Supported Standing, what does the research say?

Boy wearing a blue shirt in a stander handing a ball to a little girl in a pink dress
Dynamic Stander
What is supported-standing?

Supported-standing means using a device to maintain an aligned, upright, weight-bearing position. These devices are known as standing frames or standers, and there are many styles including upright, prone (support in front of the person), supine (support from behind the person), sit-to-stand or mobile (self-propelled by the user). We defined standing as being within 30° of vertical.

What is the purpose of this research?

The purpose of the study was to review & consolidate ALL of the available evidence for children, adolescents & young adults with cerebral palsy (CP) who are classified as non-ambulant (Gross Motor Function Classification System (GMFCS) levels IV and V,) regarding the use & outcomes for supported standing. We searched for all types of studies: systematic reviews, clinical guidelines, experimental studies, case studies, qualitative studies and expert opinion to see if there were different outcomes or experiences for different ages, GMFCS levels or device types as well as to understand the barriers and facilitators of stander use.

What TYPE of research was this? 

This is a scoping review. We followed a systematic review protocol of critically choosing and evaluating the evidence. We considered quantitative AND qualitative research together and evaluated the available literature for quality and risk of bias. We included 16 systematic reviews, 6 clinical guidelines and 36 research studies.

What were the findings?

Fitness: Bone Mineral Density and Contracture prevention outcomes are supported by the strongest research evidence. Emergent experimental evidence suggests stander use may help slow the rate of hip subluxation, and stander use may have a short-term impact on spasticity (during or shortly after standing). Positioning hips in at least some abduction is recommended. Descriptive evidence supports a positive impact on bowel functioning.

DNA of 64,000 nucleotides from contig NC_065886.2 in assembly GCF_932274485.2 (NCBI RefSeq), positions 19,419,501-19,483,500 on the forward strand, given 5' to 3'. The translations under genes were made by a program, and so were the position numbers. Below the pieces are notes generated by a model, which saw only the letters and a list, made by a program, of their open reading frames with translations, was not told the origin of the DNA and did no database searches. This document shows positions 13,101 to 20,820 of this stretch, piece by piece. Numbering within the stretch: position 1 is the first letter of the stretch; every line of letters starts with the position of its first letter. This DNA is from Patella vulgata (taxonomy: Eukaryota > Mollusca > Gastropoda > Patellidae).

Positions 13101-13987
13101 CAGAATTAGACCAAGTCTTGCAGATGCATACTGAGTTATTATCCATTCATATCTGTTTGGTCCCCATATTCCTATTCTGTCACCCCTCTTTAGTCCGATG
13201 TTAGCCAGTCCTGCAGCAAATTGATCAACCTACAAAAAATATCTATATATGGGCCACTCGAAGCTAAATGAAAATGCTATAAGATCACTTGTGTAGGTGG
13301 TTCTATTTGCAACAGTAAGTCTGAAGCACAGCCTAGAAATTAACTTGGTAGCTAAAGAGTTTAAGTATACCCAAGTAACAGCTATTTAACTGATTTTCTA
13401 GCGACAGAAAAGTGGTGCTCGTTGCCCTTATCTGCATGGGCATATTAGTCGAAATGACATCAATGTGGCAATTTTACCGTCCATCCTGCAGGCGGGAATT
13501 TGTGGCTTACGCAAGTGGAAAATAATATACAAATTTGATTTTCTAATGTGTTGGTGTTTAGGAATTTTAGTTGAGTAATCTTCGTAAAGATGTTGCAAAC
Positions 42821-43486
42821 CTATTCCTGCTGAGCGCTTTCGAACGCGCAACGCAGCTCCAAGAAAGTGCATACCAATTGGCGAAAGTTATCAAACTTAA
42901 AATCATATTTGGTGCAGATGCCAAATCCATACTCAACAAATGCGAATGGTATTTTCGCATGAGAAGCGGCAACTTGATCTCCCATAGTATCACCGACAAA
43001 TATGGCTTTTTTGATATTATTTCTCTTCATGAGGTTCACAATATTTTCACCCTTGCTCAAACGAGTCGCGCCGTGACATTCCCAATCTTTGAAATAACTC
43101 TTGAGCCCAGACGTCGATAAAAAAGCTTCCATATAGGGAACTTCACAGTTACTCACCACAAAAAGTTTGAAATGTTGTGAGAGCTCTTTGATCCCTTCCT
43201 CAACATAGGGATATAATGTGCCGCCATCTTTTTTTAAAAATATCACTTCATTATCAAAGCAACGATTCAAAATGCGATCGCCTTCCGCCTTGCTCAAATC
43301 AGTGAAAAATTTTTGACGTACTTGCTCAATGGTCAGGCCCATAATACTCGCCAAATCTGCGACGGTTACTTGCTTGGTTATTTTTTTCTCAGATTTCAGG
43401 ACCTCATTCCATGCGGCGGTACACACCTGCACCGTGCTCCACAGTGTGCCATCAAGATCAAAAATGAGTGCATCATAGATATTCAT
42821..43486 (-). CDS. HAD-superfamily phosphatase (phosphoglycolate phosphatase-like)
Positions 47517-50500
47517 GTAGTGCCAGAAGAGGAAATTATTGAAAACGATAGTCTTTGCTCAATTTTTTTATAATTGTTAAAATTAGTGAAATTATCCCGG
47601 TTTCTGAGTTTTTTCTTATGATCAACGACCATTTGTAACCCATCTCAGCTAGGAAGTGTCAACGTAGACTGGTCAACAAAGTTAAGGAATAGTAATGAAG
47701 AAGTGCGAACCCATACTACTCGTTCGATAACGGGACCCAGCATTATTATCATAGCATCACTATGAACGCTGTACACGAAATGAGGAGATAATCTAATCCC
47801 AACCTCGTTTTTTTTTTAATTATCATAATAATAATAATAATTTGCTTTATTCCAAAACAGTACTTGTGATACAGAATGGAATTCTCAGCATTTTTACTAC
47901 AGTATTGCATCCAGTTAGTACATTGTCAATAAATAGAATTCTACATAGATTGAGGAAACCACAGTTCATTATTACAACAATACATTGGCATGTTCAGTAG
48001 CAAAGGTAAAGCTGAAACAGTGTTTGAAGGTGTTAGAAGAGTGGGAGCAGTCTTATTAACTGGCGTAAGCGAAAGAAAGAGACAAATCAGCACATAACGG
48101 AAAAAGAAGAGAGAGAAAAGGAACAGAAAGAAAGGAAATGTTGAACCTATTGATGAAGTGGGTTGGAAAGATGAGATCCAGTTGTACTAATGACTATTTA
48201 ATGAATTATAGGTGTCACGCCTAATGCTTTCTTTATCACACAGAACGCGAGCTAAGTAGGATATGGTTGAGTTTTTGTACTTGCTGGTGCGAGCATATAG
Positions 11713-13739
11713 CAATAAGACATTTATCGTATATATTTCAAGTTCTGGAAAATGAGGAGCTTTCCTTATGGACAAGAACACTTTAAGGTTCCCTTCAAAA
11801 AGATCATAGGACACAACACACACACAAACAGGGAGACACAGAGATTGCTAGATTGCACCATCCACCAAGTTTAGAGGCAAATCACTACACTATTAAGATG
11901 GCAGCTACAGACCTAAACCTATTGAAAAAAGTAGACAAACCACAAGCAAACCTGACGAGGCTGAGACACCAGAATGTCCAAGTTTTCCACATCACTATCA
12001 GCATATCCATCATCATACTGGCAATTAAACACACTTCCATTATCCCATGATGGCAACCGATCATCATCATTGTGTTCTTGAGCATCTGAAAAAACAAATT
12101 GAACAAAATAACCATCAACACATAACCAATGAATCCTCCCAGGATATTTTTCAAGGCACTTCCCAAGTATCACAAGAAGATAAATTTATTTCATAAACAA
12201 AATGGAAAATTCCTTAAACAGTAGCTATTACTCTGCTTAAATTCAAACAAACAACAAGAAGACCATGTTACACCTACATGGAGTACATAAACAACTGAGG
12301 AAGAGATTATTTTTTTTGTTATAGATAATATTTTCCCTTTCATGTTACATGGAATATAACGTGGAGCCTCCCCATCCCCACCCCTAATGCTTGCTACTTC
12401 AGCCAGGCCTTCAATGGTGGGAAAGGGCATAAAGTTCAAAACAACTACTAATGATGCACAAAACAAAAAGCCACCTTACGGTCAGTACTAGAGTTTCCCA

Functioning: Descriptive evidence supports a positive impact on activities of daily living, gross and fine motor function.

Fun & Friends: Successful standing depends on integration into age-appropriate and meaningful activities with others. 

Family: Families and therapists believe that stander use of helpful for maintaining physical function and that individuals are perceived differently by others when in an upright position. 
Future: Standing provides psycho-social and physical benefits, but children need choice in where and when to stand. 

Feasibility: Stander use is feasible for individuals functioning at GMFCS IV or V starting from 7-12 months of age. Studies from North America, United Kingdom, Europe and Asia included 1,101 individuals aged 7.2 months to 25 years. 

Barriers: Pain, increasing physical deformity and difficulties with transfers were associated with decreased use in adolescence and adulthood.

Facilitators: Caregiver support and integration into meaningful activities and routines were associated with successful and ongoing use of supported standing device.

Use: Standing programmes are well tolerated with 30-60 minutes 5 days a week commonly reported.

What are the next steps?

Establish consensus on evidence-based statements regarding the benefits and use of standers for individuals functioning at GMFCS IV and V through an international Delphi consensus study, including a parent & user advisory panel.

Create a clinical practice tool and internet-based mini site with knowledge products and resources related to stander use, benefits and prescription. Resources will be created for families, users and therapists.

What does this mean for families?

Children functioning at GMFCS IV and V should have age-appropriate opportunities to begin standing, starting from 9-12 months of age.

Supported-standing is not passive for individuals at GMFCS IV and V, and 30-60 minutes daily may be an important means of reducing sedentary behavior.

Standers should be individually assessed and provided to address physical, transfer, environmental and participation needs.

Supported-standing is not passive for individuals at GMFCS IV and V, and 30-60 minutes daily may be an important means of reducing sedentary behavior.


Supported-standing interventions for children and young adults with non-ambulant cerebral palsy: A scoping review
McLean, L.J.; Paleg, G.S; Livingstone, R.W.
Developmental Medicine & Child Neurology 2023 65 (6); 754-772